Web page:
Unlike 2014 (Trout’s first MVP) this was not a unanimous vote, as the young superstar got 19 of 30 first-place votes. Mookie Betts and David Ortiz of the Red Sox, and Adrian Beltre of the Rangers got their share of top votes as well. But it was clearly Trout’s award to win.

Especially considering the Angels were 74-88 on the season. It didn’t matter this time. Perhaps Mike Trout is the poster boy for a transition to a new level of thinking about the MVP award.

Either way, congratulations Mike!

Angels Sign Jesse Chavez

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Pitching is on the menu this winter, and the Angels need to stuff their faces with it. They began this week by re-signing Andrew Bailey to a one-year contract, and now they’ve inked former nemesis, right-hander Jessie Chavez.

With the A’s and Dodgers last season, Jessie logged a 4.43 ERA, a 4.49 FIP, and a 1.328 WHIP in 67 innings, all out of the bullpen.

For his career, the career swing man has a career 4.54 ERA, with a 4.25 FIP, and a 1.383 WHIP in nine seasons in the Bigs.

This is not a flashy move, just merely a way of bridging the gap between the starting rotation and the bullpen. Basically filling the Jhoulys Chacin role that every team should have. Chavez can start, and he can come out of the bullpen to clean the mess left by a struggling starter.

For $5.25 million, and $3 million in incentives, that’s not a bad move. It’s not great either. But the Angels need innings more than anything.


More From the GM’s Office

  • Looks like Ortega’s cup of coffee with the Angels may just be brief after all. Unless he accepts his assignment, the speedy utility outfielder will continue his career as a journeyman. His .232 / .283 / .292 slash line made it pretty easy to decide who was next to go off the 40-man roster. That and the need for veteran arms on the staff.

  • Your guess is as good as our’s. It wasn’t a high profile second baseman. It was just someone another team was pawning off on the Angels. Billy Eppler stresses run prevention, and the Halos also need better defense than in 2016. So the front office is prioritizing at least a league average hitter with a good glove in that spot.
  • Howie Kendrick was also dealt to the Phillies on Friday, so that could pave the way for the Angels to get serious about a trade for Cesar Hernandez. The question is whether or not there’s a match. Regardless, the club will continue their pursuit of a second baseman, likely through the trade market.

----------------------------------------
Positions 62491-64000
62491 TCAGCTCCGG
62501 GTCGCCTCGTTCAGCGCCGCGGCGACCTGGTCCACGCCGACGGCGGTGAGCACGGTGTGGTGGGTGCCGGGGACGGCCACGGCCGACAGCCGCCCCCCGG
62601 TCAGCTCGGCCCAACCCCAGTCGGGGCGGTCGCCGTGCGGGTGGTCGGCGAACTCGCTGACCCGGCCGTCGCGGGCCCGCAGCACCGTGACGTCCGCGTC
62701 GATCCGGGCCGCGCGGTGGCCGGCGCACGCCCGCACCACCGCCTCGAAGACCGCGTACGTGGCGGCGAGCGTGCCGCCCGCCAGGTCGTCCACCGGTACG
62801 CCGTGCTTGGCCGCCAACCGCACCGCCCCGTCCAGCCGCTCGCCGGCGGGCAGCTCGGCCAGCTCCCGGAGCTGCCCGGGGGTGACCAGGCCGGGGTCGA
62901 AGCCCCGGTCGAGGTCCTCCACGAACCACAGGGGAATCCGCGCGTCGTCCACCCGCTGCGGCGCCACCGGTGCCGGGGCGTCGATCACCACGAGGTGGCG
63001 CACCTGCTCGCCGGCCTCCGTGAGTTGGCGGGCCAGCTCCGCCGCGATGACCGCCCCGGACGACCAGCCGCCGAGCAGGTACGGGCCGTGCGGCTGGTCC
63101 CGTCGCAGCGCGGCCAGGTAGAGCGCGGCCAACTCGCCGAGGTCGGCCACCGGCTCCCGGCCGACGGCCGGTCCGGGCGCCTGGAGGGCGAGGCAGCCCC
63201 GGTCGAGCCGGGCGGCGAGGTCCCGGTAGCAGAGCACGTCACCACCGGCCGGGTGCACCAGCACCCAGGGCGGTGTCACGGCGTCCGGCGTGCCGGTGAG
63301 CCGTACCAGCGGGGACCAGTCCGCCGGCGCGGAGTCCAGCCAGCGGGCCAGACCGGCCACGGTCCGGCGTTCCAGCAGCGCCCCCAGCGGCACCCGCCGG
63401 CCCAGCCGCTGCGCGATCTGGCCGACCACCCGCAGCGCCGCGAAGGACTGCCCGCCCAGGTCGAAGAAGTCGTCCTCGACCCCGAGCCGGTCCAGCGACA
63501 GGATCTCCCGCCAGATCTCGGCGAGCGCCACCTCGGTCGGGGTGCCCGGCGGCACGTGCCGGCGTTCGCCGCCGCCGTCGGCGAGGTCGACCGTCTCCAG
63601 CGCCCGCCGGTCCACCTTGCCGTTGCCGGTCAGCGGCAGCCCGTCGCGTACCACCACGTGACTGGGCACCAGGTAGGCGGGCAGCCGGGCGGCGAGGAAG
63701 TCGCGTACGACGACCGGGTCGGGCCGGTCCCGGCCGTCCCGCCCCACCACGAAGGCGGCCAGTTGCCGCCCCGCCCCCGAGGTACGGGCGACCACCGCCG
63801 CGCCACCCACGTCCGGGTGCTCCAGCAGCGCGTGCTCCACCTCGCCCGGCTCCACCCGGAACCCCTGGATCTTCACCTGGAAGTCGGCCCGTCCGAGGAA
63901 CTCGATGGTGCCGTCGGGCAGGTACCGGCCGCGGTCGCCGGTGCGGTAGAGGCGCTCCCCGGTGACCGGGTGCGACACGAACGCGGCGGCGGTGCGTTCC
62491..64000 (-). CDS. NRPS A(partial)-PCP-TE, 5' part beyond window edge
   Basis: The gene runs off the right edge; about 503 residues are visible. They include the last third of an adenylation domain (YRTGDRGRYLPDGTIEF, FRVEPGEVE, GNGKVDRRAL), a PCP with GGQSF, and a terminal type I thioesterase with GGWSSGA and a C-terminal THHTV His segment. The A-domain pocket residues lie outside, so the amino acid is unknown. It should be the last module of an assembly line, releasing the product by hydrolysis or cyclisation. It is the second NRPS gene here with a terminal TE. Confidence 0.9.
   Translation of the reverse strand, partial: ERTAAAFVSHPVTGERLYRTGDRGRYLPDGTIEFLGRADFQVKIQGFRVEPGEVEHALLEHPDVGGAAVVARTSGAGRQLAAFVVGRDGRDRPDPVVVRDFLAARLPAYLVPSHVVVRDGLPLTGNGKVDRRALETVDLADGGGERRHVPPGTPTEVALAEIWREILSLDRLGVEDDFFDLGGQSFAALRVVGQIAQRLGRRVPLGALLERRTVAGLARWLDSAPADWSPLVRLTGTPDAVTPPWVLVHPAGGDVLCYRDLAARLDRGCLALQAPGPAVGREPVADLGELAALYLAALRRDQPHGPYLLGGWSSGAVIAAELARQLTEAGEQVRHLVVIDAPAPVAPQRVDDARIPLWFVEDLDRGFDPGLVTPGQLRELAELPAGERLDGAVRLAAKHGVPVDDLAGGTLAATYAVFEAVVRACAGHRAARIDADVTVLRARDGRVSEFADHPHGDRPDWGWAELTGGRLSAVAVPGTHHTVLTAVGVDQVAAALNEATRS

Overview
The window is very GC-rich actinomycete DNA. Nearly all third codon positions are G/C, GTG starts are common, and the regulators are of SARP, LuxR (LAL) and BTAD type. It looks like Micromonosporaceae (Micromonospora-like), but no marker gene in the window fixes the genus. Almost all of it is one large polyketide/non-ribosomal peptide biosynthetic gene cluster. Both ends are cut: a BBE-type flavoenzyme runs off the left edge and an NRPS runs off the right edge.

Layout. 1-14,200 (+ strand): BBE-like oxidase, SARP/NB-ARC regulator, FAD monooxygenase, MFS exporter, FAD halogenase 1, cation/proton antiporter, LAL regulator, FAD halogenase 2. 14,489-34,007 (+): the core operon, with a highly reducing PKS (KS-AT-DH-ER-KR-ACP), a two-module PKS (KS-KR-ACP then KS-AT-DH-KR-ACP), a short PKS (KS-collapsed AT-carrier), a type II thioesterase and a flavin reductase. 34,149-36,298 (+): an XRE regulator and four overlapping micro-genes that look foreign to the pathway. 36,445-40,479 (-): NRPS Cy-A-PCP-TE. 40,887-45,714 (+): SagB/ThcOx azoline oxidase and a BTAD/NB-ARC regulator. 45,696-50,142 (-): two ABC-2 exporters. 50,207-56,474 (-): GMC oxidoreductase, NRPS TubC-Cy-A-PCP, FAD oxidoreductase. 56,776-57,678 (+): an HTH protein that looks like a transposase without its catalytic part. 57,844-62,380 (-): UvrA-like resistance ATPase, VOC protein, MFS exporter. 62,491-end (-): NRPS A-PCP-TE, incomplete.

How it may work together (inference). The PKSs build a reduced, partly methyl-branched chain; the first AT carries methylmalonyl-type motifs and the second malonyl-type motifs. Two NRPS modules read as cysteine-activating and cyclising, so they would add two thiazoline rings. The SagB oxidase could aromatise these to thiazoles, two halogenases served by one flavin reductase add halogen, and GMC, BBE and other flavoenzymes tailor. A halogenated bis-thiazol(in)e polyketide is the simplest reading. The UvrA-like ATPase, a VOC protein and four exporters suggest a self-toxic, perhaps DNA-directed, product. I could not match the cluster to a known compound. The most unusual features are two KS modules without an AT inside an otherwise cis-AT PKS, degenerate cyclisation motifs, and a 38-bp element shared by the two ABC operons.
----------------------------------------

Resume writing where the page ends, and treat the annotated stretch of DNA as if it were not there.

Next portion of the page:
• Just in case anyone was wondering. This means that under the current CBA, the Angels have $26 million left before the luxury tax. But as mentioned above, it could go up, and that would give the Halos more to spend. We’ll see what happens.

Eppler’s Domain: MLBTR Offseason Outlook, Baldoquin, Top Prospects


The 2016 season was over for the Angels a long time ago. With a 74-88 campaign due to major pitching injuries that will linger into 2017, numerous additional questions loom for the Halos. Although Garrett Richards is returning, and Huston Street is expected to be ready, there is much concern over the club’s pitching depth, as well as holes at second base and left field. MLB Trade Rumors recently took a look at the team’s situation and gave a full detailed analysis of their needs, as well as what the front office can possibly do to bounce back next season. And the cornerstone of any return to contention of course is the young man in the thumbnail below…


More From The GM’s Office

  • In the wake of two disappointing seasons from prospect Roberto Baldoquin, the Angels are still hoping the 22-year-old infielder can get it together. After signing an $8 million dollar bonus that nearly doubled due to penalties, and restricted the organization’s international spending, the young Cuban has been plagued by injuries that have slowed his development to being being stuck at High-A ball with a .219 /.269 /.267 career slash line. Conditioning may also be a factor; however, the club’s endorsement of Baldoquin centers around the fact that he works hard on and off the field, which is buying him more time to get back not track.